Genovevaburg in Mayen, © Fotostudio Mooi


Genoveva Castle is one of the landmarks of the city of Mayen and is visible from far due to its location on a hilltop overlooking the market square. In the course of its eventful history the late Gothic castle was several times besieged, destroyed and reconstructed. The current complex consists of the upper castle with the 34 m high Golo Tower and the outer bailey situated below. Towards the town the castle is protected by a large gate, to the other side by the castle keep and the dungeon. Today the former moat is a ring road spanned by a 20 m long Gothic stone bridge and the Eifel Museum and the German Slate Quarry is accommodated in or rather underneath the castle. 



The mighty castle built on the volcanic cone Hochsimmer near Mayen was the residence of Count Palatine Siegfried and his spouse Genoveva. They peacefully lived in kindness and faith in God and their subjects were pleased to be under their reign.

When Karl Martell set up his armed forces to provide support in the liberation of the Holy Land, also Siegfried had to take part. With a heavy heart he said goodbye to Genoveva. Before he went, he instructed his castellan Golo to faithfully look after his spouse and the castle while he was away.

Siegfried, however, mistook his castellan’s character. In fact he was false, devious and cruel. Soon he approached Genoveva, to tempt her into unfaithfulness towards her husband. But Genoveva remained steadfast no matter how often Golo tried it. Fierce hatred took possession of him because of her refuse and he vowed vengeance.

When the Count Palatine returned home after a long time, a servant reported him about the ostensible unfaithfulness of his wife. Outraged and blinded by his deep disappointment he gave the order to murder Genoveva, although he could not understand that his wife had allegedly cheated him.

One cloudy morning two servants led the Countess Palatine with her little son, who was born while the Count was away, to the place of execution in the woods. At the bridge leading over the stream Nette Genoveva stopped, took off her ring, threw it into the water and choked with tears she said:

“I release my master from his pledge of loyalty, in order to mitigate his guilt!"

These words made the servants feel so much pity with her that they did not have the heart, to execute the command.

Genoveva and her child hid in the woods for seven years. A dark, dry cave provided them protection from cold and humidity. They nourished themselves with herbs, berries and roots and a hind, which had joined them, gave the milk.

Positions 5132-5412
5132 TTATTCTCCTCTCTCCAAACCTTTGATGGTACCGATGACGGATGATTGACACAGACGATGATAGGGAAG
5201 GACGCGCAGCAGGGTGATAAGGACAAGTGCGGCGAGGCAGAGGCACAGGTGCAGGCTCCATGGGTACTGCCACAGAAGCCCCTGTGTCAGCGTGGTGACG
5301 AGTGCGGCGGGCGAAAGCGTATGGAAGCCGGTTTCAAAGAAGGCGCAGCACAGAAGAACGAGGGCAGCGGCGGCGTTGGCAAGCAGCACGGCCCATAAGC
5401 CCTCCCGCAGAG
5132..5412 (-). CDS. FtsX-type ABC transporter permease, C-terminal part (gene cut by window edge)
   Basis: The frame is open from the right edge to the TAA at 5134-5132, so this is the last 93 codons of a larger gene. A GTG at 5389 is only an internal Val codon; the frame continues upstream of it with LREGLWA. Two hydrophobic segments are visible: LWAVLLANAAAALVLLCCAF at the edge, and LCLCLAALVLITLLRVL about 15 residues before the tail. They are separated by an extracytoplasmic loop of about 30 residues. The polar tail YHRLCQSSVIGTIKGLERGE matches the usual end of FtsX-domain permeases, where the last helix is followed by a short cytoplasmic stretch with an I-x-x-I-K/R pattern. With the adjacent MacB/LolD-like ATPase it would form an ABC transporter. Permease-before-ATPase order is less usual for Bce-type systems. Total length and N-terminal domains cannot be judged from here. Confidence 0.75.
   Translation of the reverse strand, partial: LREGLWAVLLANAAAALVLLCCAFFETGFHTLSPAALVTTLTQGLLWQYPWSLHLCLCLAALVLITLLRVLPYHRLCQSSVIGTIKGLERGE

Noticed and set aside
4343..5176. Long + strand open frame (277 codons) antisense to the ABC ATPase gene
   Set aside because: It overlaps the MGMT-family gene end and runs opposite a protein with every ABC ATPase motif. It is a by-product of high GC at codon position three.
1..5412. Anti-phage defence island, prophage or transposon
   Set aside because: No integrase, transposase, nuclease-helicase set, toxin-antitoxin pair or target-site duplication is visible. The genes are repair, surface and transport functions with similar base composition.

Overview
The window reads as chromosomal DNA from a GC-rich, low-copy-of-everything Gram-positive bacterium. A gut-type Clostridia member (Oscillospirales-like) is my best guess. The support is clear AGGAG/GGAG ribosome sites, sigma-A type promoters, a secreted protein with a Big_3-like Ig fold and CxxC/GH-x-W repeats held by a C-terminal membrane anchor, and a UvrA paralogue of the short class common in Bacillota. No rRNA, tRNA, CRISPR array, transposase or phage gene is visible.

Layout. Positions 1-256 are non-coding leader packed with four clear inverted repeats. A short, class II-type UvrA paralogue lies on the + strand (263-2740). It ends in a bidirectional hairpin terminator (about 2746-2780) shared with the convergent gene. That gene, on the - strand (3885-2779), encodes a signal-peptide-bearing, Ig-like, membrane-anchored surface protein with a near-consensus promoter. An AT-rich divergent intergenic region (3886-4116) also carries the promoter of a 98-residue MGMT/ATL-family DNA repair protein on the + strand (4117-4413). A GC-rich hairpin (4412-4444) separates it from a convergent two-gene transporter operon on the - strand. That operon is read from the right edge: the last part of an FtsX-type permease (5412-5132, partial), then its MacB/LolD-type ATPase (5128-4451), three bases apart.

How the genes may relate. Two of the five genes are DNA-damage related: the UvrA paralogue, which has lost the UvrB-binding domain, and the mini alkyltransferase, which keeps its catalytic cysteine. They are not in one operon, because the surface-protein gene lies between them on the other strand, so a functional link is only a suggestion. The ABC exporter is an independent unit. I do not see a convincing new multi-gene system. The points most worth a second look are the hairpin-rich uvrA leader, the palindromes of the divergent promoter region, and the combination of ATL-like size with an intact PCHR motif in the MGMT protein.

Also the Count had enough time to think about his decision, after his anger and disappointment faded. Soon he regretted that he had cast his wife out and thus arbitrarily caused her death.

One day a fisherman brought a big pike to the castle. When the chef cleaned the fish, he found a golden ring in its bowels. He took it to his master, who immediately recognized it as his wife’s ring. The remembrances of Genoveva revived and he again reproached himself. The Count’s trusted friend worried about his master’s well-being, wanted to take the Count’s mind off his worries and had a hunting event prepared.

When he was chasing a big hind, the lord of the castle could not catch up with the fleeing animal, which suddenly disappeared in a cave. Now the Count thought to be close to his goal and step by step he carefully went into the dark cave. There Genoveva and her son appeared and came towards him. Siegfried immediately noticed how much the boy resembled him and thanked God for the fortunate coincidence. After Genoveva told him about Golo’s disgraceful deeds, he had the untrue castellan sentenced and put to death. Siegfried’s happy time did, however, not last long. Genoveva soon died and was buried at the place she spent the most difficult years of her life. In gratefulness and remorse Siegfried had a chapel built over her grave, in which later the son was intended to be buried as well. The chapel “Frauenkirch” became a place of pilgrimage.

Source: Hans-Peter Pracht, „Sagen und Legenden der Eifel“ [Myths and Legends of the Eifel], J.P. Bachem Verlag Cologne, 1994, P. 152-154

Further information on the Genoveva Castle in Mayen is found here.

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